US expert warns of conflict among Shia groups in Iraq

By Kasim Ileri

WASHINGTON (AA) – The storming of the Iraqi parliament by supporters of Shia leader Muqtada al-Sadr has the potential to trigger an armed conflict among Shia groups, former U.S. envoy to Syria Robert Ford told Anadolu Agency Saturday.

“Certainly it means two things,” Ford said. “It means, number one, there can be more political and maybe armed conflict between different Iraqi Shia elements between Muqtada al-Sadr and Nour al Maliki-supported groups, and maybe between militias belonging to some of the Iranian-backed groups and Muqtada al-Sadr supporters.”

He added that al-Sadr was currently showing his strength, but it was not clear yet in whose favor the crisis would end up.

The veteran diplomat, who now works as a senior fellow at the Washington-based Middle East Institute, also noted former Iraqi Deputy Prime Minister Barhan Saleh’s tweet earlier in the day, saying that Saturday’s crisis was “the end of 2003 political system.”

Supporters of al-Sadr stormed Baghdad’s Green Zone Saturday forcing their way into the parliament building. They overran barriers set up around the heavily-fortified Green Zone, which houses a number of vital Iraqi state institutions and foreign diplomatic missions.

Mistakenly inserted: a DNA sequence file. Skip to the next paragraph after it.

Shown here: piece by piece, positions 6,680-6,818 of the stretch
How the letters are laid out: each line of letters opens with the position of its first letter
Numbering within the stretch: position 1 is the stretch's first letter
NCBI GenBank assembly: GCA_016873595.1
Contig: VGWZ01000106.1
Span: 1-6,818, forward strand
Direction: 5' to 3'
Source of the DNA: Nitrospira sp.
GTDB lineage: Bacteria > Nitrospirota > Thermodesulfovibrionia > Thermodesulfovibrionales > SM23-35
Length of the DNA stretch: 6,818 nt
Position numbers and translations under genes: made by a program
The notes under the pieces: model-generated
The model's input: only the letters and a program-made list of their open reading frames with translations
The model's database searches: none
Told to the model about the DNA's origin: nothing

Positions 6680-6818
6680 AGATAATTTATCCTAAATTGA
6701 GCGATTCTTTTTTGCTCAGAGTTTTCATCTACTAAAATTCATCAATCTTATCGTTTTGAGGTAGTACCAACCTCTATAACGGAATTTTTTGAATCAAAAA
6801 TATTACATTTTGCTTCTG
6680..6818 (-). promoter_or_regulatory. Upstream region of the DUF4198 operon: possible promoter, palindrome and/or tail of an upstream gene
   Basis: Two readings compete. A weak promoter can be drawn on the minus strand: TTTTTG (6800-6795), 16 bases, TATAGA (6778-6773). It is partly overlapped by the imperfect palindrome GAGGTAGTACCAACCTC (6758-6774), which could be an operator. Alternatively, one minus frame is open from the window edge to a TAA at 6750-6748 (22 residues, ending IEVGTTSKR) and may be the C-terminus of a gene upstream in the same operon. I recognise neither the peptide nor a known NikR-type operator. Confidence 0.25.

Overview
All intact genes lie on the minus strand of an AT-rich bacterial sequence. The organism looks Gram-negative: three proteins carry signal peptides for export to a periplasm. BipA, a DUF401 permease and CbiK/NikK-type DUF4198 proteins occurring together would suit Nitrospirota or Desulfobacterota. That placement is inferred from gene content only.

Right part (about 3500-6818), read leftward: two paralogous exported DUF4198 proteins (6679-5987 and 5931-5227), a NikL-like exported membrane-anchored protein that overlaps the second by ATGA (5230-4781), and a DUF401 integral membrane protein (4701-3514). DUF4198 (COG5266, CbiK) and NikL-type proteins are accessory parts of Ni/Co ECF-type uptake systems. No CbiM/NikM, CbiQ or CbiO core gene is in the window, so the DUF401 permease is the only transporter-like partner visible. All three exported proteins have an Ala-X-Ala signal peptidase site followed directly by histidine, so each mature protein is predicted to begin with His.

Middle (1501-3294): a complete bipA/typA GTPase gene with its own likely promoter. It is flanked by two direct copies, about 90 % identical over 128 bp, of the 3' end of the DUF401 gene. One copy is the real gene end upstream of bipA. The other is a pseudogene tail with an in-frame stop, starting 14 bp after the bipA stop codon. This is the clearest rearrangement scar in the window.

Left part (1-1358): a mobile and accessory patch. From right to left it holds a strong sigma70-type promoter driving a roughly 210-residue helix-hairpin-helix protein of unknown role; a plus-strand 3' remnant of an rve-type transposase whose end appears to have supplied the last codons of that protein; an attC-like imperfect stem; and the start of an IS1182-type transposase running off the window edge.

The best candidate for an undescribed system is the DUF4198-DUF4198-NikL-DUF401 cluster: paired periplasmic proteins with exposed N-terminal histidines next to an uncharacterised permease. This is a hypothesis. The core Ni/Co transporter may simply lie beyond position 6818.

Speaking at a press conference in Najaf city, located some 160 kilometers (99.4 miles) south of Baghdad, al-Sadr voiced his rejection of what he described as “a political system that fails to take the popular will into account.”

He also announced the suspension of activities of his “Ahrar” political bloc, which holds 34 seats in parliament, asserting that Ahrar MPs would refrain from participating in upcoming assembly sessions.

The Iraqi army has since responded by declaring a state of high alert in the capital and sealing all entrances into the city.

According to Ford, the current crisis would also have a significant impact on the war against Daesh.

“When all of these is happening in Baghdad, it of course must have an impact on the ability of the Iraqi national army to fight the Islamic State [Daesh] to date in Ninewah and in Anbar,” he said. “It will affect budgets, it will affect personnel rotations, soldiers and their officers who rotate in an out.”

He added that it would be impossible to imagine that this political fighting in Baghdad will not hurt the Iraqi effort against Daesh, which may “at least make it slower, impede it.”

Ford also predicted that Iraqi Defense Minister Khalid al-Obeidi and Iraqi Interior Minister Muhammed al-Ghabban, who are reportedly supporting Shia groups opposing Sadr may lose their seats at the end of the crisis.

Ambassador Ford served as the U.S. Ambassador to Syria from 2011 to 2014.

*AA Washington Correspondent Hakan Copur contributed to this report.